NEW YORK — Consumer confidence hit a six-month high this month as reservations about current circumstances were muted by budding optimism about the future.
This story first appeared in the May 28, 2003 issue of WWD. Subscribe Today.
With the end of military action in Iraq receding into memory, consumers were more mindful of the nation’s economy in May. While a bit solemn about the present, they viewed the future positively, allowing the Conference Board’s survey of 5,000 households to notch up 2.8 points to 83.8 in May. The gain follows a 19.6 point surge in April which provided a pleasant postwar surprise for economists and analysts.
However, the increase in May was driven entirely by the advance in consumers’ expectations, which offset the more dour assessment of current conditions. The Expectations Index advanced 9.6 points to 94.4 this month from 84.8 points last month, while the Present Situation Index retreated 7.3 points to 67.9 from 75.2, suggesting consumers won’t be abandoning their relatively thrifty spending habits anytime soon.
“The postwar euphoria experienced last month has quickly given way and consumers’ focus has returned to matters on the home front,” said Lynn Franco, director of The Conference Board’s Consumer Research Center. “Labor market conditions continue to be of concern, but consumers anticipate a turnaround in the coming months.”
John Lonski, an economist with Moody’s Investors Service, said while he is encouraged that consumers haven’t lost hope that hiring activity and income growth could soon be ready to advance, he cautioned they are not pleased with the current labor market conditions.
“Consumers believe that the same easy monetary policy that allowed mortgage yields to drop to their lowest levels since the Sixties, along with low interest rates and the forthcoming tax cuts, should be enough to rejuvenate the U.S. economy,” Lonski said. “The increase from the previous month is nice, but it’s still significantly below where it was one year ago.”
Lonski noted that, while the index rose by 3.5 percent in May from the previous month, it is still 24 percent below the 110.3 point reading of May 2002.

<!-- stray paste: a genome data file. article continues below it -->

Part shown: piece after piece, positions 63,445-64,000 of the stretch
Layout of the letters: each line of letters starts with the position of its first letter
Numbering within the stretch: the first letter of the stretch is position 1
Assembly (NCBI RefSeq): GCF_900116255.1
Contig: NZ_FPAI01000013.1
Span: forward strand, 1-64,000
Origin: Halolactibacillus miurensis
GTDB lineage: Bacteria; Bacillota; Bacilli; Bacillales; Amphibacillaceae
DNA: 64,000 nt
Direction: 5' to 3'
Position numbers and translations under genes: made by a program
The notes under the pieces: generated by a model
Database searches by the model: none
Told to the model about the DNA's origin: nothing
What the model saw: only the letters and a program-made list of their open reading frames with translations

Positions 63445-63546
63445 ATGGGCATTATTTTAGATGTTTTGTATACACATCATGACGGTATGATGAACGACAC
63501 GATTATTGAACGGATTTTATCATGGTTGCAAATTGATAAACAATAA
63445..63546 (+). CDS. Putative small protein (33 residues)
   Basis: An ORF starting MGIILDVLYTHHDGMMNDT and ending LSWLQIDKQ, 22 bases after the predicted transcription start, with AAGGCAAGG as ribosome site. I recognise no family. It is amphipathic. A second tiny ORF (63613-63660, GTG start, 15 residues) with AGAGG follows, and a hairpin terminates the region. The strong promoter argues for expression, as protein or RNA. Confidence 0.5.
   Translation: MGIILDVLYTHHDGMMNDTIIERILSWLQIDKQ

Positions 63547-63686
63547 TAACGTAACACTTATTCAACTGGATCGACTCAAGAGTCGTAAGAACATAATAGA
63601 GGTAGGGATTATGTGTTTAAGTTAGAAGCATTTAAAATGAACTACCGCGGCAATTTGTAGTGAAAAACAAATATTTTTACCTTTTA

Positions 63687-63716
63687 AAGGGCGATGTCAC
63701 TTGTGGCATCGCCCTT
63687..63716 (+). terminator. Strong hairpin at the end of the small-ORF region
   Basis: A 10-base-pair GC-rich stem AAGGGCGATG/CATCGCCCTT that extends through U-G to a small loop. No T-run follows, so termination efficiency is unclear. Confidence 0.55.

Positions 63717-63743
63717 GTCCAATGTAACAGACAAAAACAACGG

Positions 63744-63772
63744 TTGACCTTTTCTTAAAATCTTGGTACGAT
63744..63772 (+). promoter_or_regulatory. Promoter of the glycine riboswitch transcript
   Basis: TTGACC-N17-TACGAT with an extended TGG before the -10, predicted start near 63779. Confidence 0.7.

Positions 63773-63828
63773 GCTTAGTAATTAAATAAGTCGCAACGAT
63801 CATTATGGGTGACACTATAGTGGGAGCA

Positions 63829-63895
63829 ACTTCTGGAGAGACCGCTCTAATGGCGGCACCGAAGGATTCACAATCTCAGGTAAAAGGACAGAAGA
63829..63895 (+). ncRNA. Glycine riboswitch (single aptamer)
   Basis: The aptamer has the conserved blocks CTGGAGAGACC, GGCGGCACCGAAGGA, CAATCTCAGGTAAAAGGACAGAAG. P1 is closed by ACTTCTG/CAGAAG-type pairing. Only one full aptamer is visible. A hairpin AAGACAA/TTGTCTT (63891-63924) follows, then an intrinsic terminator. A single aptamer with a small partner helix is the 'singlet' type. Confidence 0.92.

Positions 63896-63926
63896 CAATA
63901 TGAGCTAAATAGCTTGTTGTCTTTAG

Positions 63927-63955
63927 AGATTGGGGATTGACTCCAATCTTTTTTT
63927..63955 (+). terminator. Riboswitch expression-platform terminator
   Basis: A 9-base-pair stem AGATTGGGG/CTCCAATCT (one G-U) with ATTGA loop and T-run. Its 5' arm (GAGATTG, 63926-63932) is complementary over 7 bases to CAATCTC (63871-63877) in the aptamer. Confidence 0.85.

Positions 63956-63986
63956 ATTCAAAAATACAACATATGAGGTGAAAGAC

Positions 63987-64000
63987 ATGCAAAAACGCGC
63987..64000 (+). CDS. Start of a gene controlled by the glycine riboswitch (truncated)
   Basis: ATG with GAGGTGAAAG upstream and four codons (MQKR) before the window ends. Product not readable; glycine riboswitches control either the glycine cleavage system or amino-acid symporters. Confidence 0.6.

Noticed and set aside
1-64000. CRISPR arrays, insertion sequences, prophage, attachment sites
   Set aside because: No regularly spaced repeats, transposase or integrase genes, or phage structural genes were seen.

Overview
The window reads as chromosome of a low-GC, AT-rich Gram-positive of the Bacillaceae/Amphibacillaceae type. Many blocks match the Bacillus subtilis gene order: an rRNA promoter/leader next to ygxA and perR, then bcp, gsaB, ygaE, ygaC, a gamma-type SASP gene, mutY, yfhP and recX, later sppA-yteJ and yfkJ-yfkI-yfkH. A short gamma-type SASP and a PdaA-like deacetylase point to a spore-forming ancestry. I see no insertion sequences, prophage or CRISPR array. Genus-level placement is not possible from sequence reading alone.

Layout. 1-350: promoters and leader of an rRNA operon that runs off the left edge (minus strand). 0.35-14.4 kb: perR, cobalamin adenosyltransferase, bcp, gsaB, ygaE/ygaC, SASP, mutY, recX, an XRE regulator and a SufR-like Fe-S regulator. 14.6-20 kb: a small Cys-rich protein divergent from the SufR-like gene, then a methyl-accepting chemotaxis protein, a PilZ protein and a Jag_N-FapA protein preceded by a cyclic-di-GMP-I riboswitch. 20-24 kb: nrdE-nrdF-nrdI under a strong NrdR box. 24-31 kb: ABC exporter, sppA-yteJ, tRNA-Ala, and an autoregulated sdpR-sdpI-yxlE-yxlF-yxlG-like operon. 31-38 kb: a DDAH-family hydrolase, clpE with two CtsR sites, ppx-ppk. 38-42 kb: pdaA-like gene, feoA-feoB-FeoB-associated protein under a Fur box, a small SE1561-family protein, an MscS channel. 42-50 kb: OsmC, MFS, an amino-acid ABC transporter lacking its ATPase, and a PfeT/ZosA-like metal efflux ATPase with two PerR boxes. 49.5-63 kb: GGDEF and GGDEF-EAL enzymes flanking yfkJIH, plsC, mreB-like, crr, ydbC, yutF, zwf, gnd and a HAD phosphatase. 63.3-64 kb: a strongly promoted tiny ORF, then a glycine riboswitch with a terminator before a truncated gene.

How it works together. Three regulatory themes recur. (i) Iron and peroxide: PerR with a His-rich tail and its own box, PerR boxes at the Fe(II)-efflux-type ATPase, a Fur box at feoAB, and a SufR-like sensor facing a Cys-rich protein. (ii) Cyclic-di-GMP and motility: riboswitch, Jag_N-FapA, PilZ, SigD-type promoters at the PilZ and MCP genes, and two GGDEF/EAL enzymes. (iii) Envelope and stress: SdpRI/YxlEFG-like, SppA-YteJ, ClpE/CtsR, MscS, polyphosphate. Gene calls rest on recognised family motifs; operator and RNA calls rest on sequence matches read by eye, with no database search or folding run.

He warned that although spending might increase in the second half of this year, the rate of growth will still be under its average rate of growth in the late Nineties to early 2000.
Putting the situation in athletic terms, he added, “It is more the case that consumers are trying to grind out a first down, while setting aside hopes for a dramatic touchdown anytime soon.”
Consumers’ attitudes toward current conditions were less favorable than last month. Those rating present business conditions as “bad” rose to 28.4 percent from 23.9 percent. Those rating conditions as “good” remained virtually unchanged at 16.1 percent. Labor market conditions also deteriorated. Consumers reporting jobs are hard to find jumped to 32.6 percent from 29.4 percent. Those claiming jobs are plentiful slipped to 12.6 percent from 13 percent.
Consumers’ short-term expectations posted another significant improvement. Those anticipating an improvement in the business conditions over the next six months rose to 22.8 percent from 18.9 percent. Consumers anticipating conditions to worsen fell to 9.7 percent from 12.3 percent.
The employment outlook was also more favorable. Consumers anticipating more jobs to become available increased to 17.8 percent from 16.4 percent, while those expecting fewer jobs fell to 17.6 percent from 20.9 percent. The proportion of consumers anticipating an increase in their incomes slipped to 17 percent from 17.2 percent.